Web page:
Despite a summer lull on the auction circuit, Leonardo DiCaprio’s celebrity-filled St. Tropez charity auction has provided plenty of buzz over the last week as information about sales and attendees flood the transom. The annual party and fundraising event for the actor’s environmental foundation raked in nearly $30 million, thanks to sales of works by Urs Fischer ($2.5 million) and a plate painting by Julian Schnabel (approx. $471,000), according to Derek Blasbberg’s report from the festivities for Vanity Fair.
Later in the week, DiCaprio’s art advisor Lisa Schiff revealed to Art Market Monitor’s Marion Maneker that the charity auction also featured record prices for works by Andrea Bowers, a collage by Adrian Ghenie, a neon sculpture by Tracey Emin, an edition by Lynda Benglis and a work on paper by Cecily Brown. Artist Lawrence Weiner’s conceptual artwork ALL IN A PLACE IN A MANNER OF TIME (which we previously reported) was bought by businessman and philanthropist Leonard Blavatnik, also for a record price.
But the big buy of the night was the purchase of painting by Jenny Holzer by rising star collector and Japanese businessman Yusaku Maezawa, according to artnet News. The collector (read our 2016 interview with him here) became a major player on the circuit last May when he spent $98 million over the span of two days at Christie’s and Sotheby’s, and set a record price as the winning bidder on a $57.3 million Basquiat painting. Then, at this spring’s New York sales, he spent $110.5 million on a work by the same artist. At DiCaprio’s event, Maezawa purchased Holzer’s Page 6, a silkscreen featuring declassified government documents.
Last but not least, a Swiss collector purchased a custom-designed, electric BMW i3, adorned with imagery of spaghetti by artist Maurizio Cattelan and donated by BMW France, according to a release. The “rolling sculpture” fetched approximately $117, 562.
Meanwhile, New York’s Swann Auction Galleries closed their summer season on August 2 with a major sale of vintage posters, featuring the largest selection of World War I posters offered in the house’s history. Top lots included a 1939 example of the now-iconic (and frequently meme-inspiring) poster Keep Calm and Carry On, which sold for $15,000, and James Montgomery Flagg’s I Want You for U.S. Army poster, dated 1917 and sold for $14,3000, according to the house. The hammer total was $433,325, and war posters brought in nearly half of the sale’s earnings.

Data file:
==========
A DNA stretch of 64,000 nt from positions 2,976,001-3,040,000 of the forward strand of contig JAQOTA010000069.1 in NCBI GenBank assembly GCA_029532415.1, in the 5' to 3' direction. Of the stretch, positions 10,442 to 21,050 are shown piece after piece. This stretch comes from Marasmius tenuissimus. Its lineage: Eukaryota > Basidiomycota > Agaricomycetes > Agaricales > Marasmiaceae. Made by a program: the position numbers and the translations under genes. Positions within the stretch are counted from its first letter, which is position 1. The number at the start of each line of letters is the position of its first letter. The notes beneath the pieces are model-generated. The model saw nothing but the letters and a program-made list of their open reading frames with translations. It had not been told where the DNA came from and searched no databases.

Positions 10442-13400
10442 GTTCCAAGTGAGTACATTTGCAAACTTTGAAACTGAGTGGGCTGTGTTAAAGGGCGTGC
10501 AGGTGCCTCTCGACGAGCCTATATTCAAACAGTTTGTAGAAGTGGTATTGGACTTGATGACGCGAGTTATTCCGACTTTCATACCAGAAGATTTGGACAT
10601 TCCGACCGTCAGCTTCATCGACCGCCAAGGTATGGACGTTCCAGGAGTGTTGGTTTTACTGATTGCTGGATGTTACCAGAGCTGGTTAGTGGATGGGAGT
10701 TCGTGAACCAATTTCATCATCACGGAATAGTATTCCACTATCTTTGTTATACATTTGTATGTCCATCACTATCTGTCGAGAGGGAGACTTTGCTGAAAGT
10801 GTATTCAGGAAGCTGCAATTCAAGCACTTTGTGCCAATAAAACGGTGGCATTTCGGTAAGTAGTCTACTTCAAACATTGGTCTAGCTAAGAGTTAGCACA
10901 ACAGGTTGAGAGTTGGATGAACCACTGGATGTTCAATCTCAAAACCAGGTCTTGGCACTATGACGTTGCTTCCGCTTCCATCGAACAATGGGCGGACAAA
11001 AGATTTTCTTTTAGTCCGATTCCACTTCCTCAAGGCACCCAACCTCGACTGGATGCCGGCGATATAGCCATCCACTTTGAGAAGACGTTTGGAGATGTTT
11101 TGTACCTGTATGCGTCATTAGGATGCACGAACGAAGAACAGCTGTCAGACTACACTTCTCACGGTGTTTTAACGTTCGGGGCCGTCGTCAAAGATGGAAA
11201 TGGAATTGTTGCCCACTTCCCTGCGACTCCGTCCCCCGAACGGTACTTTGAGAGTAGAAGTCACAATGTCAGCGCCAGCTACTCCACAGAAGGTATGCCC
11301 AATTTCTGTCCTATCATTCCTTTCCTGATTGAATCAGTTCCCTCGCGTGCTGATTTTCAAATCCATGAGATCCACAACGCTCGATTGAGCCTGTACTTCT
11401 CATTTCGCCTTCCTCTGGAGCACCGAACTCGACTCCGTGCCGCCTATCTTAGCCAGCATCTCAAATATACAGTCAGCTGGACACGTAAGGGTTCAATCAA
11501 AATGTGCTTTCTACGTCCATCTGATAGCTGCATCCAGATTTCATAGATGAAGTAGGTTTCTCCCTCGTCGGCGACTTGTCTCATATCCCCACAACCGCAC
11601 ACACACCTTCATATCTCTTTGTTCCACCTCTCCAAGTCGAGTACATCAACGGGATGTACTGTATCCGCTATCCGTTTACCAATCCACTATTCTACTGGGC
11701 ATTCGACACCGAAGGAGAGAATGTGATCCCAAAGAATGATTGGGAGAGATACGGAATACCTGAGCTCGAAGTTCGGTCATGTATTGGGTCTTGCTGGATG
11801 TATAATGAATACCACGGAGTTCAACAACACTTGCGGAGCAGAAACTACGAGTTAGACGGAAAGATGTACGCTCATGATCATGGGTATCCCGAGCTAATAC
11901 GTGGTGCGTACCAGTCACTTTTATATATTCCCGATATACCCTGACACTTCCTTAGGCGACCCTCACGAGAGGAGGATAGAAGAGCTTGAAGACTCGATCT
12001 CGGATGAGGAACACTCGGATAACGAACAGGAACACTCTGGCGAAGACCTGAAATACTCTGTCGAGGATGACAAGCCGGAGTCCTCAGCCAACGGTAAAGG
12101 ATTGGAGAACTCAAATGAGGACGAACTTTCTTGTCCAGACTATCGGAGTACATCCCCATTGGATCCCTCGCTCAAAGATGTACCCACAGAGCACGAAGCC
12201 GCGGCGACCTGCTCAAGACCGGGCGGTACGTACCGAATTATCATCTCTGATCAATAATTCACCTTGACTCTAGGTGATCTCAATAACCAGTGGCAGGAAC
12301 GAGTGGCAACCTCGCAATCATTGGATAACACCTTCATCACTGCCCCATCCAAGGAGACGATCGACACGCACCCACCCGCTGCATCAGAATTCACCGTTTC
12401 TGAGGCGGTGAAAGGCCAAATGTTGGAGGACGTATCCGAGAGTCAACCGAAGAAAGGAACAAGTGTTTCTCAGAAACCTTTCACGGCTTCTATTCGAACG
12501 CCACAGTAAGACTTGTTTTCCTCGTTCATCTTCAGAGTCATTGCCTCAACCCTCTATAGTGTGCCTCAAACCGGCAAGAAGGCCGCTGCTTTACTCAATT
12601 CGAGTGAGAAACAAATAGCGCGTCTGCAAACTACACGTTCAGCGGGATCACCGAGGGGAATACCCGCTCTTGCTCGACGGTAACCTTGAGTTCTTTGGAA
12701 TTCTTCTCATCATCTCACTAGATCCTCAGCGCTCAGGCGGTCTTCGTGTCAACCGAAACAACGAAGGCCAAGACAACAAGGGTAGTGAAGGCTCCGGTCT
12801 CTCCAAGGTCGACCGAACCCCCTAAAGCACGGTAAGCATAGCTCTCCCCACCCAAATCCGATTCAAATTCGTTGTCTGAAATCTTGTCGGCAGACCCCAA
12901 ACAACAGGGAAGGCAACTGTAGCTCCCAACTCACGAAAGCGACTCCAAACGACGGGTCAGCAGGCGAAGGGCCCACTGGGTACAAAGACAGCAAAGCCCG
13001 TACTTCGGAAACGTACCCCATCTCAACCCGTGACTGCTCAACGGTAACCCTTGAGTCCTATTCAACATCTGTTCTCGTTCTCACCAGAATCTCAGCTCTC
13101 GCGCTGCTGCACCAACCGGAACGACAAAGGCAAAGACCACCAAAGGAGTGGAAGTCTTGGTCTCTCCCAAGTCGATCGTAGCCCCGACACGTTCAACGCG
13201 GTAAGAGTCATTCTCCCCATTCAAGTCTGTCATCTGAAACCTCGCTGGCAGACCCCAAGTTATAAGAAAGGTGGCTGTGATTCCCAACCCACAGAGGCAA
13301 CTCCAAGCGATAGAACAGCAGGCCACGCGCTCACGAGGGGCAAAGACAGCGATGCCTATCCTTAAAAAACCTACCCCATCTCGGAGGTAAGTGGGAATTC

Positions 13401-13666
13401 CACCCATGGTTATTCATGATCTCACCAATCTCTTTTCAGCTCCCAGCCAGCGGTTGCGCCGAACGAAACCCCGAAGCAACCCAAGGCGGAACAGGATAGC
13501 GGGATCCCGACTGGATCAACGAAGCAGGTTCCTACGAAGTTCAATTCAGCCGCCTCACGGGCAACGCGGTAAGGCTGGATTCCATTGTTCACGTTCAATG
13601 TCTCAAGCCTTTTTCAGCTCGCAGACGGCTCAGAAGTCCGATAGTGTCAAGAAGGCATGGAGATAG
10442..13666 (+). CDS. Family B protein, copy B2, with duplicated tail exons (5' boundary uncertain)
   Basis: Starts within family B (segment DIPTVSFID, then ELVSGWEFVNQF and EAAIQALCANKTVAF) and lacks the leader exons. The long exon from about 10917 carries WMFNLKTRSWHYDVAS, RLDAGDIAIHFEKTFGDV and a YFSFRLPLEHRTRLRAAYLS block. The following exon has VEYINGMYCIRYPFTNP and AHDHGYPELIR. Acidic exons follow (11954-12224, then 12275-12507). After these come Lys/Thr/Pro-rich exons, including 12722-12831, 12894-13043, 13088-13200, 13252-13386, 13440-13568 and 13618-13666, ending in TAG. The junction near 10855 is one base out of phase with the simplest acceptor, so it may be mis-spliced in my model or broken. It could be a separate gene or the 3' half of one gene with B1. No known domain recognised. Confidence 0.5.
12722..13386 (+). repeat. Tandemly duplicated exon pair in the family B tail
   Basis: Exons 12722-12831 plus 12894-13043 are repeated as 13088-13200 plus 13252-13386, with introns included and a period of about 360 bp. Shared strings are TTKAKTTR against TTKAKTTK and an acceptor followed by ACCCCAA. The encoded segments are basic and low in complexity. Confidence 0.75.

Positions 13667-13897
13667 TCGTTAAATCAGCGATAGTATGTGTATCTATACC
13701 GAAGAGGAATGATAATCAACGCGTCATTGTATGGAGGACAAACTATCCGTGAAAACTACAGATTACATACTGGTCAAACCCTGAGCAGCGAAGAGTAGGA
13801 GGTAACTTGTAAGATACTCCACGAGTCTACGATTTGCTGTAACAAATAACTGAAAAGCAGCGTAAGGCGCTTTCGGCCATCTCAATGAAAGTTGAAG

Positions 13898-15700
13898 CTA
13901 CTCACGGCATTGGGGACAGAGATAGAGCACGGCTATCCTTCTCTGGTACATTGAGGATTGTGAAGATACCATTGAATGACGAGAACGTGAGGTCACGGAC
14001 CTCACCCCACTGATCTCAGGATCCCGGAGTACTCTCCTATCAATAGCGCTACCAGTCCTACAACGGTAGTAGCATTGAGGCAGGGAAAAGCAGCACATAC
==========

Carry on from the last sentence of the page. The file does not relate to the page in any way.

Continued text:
Swann Auction Galleries president and director of vintage posters Nicholas D. Lowry explained the sale’s results in a statement, saying, “As expected, the war posters and propaganda sold exceptionally well, with nearly 80 percent of lots offered finding buyers.”
He added in an email statement sent to Observer: “An unusual aspect of the sale was a great selection of travel posters, with a focus on beach and summer images. Of especial note was a run of 13 Australian posters, each of which found buyers.”
Currently underway is online auctioneer Paddle8’s sale “Platinum Blonde: Collectible Marilyn,” featuring over 70 pieces of art, photography and memorabilia related to the Hollywood star, according to an announcement from the house. The sale includes over 150 photographs taken by photographer George Barris in 1962 during his last shoot with the actress, including images that have never been seen before. The photos are divided into groups of three, with lots estimated to fetch between $8,000 and $24,000 a piece.
Bidding on Paddle8’s Marilyn Monroe sale is open through August 11.